One of the reasons the public is obsessed with Harry and Meghan is that they represent an important economic trend that resonates well beyond the British royal family: the rising tension between individual branding and the power and prestige of being part of an institution. And it’s not just the royals; it’s an issue for all industries.
In the past, if money and security and status were what you craved, your path was clear: You got a job at the most prestigious institution you could and became a valuable team player. This meant giving up some part of your identity. You wouldn’t be well-known to people outside your field, or probably even within the company.
To a large extent, this was the relic of the last stage of industrialisation — The Man in the Grey Flannel Suit era. Back then, stars were for the movies, and office work involved keeping your head down and dedicating yourself to the advancement of the institution. In exchange for your fealty, you received a small share of the institution’s success and prestige.
This has reversed in our current economy. There are fewer movie stars but more high-profile people in all the other industries. For the film industry it was a symbiotic relationship that relied on stars to pull people into theatres. But the dynamic is causing problems for other industries because it creates tension between being a star and being a good institutional team player.
This dynamic has been particularly noticeable in the media industry. You can’t entirely blame the reporters for wanting to elevate their own names and reputations. The media industry doesn’t offer the same security it once did and building your own brand means more job security.
And it’s not just happening in the media. The whole economy has changed. Many industries reward superstars — they get higher salaries, fame and can monetise their own brand while everyone else is left behind. This is seen in industries from academia to public health and even banking and the British royal family.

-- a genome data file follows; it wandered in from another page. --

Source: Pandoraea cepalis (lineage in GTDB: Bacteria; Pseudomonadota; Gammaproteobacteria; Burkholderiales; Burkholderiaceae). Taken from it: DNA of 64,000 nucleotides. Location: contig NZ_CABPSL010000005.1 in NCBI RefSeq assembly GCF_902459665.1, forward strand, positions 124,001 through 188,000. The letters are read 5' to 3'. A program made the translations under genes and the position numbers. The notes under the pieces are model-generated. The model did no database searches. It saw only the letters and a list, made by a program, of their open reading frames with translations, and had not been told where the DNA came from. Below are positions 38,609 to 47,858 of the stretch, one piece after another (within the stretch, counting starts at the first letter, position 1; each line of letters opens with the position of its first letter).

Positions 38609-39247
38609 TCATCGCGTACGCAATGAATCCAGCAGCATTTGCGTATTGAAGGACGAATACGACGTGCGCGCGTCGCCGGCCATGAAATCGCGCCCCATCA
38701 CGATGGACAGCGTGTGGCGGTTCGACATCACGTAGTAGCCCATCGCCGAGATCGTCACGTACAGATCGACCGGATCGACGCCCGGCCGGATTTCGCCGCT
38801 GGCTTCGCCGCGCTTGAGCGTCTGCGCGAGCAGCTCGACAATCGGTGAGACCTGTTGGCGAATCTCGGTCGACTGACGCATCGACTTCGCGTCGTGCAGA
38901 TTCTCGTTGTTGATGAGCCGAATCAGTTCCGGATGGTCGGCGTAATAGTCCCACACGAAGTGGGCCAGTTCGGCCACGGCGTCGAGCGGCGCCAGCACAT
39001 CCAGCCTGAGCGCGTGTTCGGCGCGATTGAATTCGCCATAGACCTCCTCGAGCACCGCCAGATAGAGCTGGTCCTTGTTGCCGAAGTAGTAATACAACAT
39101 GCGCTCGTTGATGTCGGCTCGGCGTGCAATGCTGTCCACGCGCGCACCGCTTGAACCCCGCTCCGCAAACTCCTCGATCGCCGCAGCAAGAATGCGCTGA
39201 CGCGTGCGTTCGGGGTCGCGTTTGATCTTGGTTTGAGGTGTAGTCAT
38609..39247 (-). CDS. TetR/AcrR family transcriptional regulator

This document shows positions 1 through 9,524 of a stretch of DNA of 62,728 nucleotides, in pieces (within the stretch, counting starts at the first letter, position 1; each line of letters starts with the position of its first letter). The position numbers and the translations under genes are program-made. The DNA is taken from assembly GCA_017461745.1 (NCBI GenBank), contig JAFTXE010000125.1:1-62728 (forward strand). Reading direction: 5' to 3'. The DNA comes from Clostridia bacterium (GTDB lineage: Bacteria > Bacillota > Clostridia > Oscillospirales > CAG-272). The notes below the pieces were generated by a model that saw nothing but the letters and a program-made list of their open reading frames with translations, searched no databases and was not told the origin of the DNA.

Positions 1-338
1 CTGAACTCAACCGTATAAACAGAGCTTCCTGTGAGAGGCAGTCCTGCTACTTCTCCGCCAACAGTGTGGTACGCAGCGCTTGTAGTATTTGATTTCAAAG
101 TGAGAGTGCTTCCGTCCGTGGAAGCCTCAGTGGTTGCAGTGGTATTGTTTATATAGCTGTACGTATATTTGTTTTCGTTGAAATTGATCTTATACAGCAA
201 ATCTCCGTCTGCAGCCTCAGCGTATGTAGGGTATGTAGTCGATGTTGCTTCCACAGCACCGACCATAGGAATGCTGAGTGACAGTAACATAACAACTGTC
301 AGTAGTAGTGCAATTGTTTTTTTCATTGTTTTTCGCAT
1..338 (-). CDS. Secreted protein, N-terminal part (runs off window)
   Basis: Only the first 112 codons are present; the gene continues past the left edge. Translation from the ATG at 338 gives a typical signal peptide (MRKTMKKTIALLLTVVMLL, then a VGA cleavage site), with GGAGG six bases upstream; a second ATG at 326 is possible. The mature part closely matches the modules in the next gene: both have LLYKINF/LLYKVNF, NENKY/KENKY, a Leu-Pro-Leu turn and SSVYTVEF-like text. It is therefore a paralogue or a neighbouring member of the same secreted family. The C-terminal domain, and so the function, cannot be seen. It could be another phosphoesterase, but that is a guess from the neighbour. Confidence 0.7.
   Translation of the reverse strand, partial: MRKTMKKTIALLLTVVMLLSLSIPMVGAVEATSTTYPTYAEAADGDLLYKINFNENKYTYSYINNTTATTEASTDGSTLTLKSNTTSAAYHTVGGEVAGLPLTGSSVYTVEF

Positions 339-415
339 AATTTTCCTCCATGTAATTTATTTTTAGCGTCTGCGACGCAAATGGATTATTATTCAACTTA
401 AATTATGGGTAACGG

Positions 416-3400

The once-secretive Goldman Sachs is facing this tension. Chief Executive Officer David Solomon, who moonlights as DJ D-Sol, is making headlines by focusing on his hobbies and supposedly changing the culture to reward more high-profile bankers involved in activities outside the firm rather than the grey-flannel suit types.
Marketing yourself well
It’s always been true that marketing yourself is necessary to get ahead. The difference now is that instead of it happening through internal politics, people are doing it on a wider stage — often beyond their firm and their entire industry.
Our modern economy not only rewards the stars by paying them a bigger premium, it also makes self-promotion easier. Social media has democratised attention and notoriety for those who crave it.
Not surprisingly, this makes co-workers resentful. Not everyone can be a superstar, either because they don’t have the talent or temperament, or they don’t want to spend their days marketing themselves. Some people would rather just do the work and focus on learning hard skills.
People who opt out of self-promotion have always paid a price, but at least in the past the price wasn’t so large since the gains of stardom were smaller and the value of institutional affiliation was more meaningful.
The royal family may be damaged by the self-promotion of Prince Harry and his wife Meghan, but the monarchy will probably survive. That’s not necessarily guaranteed for every company. When people were dedicated to building institutions, they worked in exchange for stability and prestige.
Now stars that co-opt the institution can capture more of the gains for their own brands. How long can this last? Soon everyone will be forced to look out for themselves and institutions won’t have the same value anymore.
Or, this will pass. It’s notable that superstars are becoming less common in the one industry where they make the most sense: movies. Institutions such as Walt Disney Co.’s Marvel are becoming more powerful than the individual. Eventually stars become too expensive and aren’t worth hiring or cultivating. That could be the future for other industries, too.
Allison Schrager is an opinion columnist covering economics. A senior fellow at the Manhattan Institute, she is author of “An Economist Walks Into a Brothel: And Other Unexpected Places to Understand Risk.”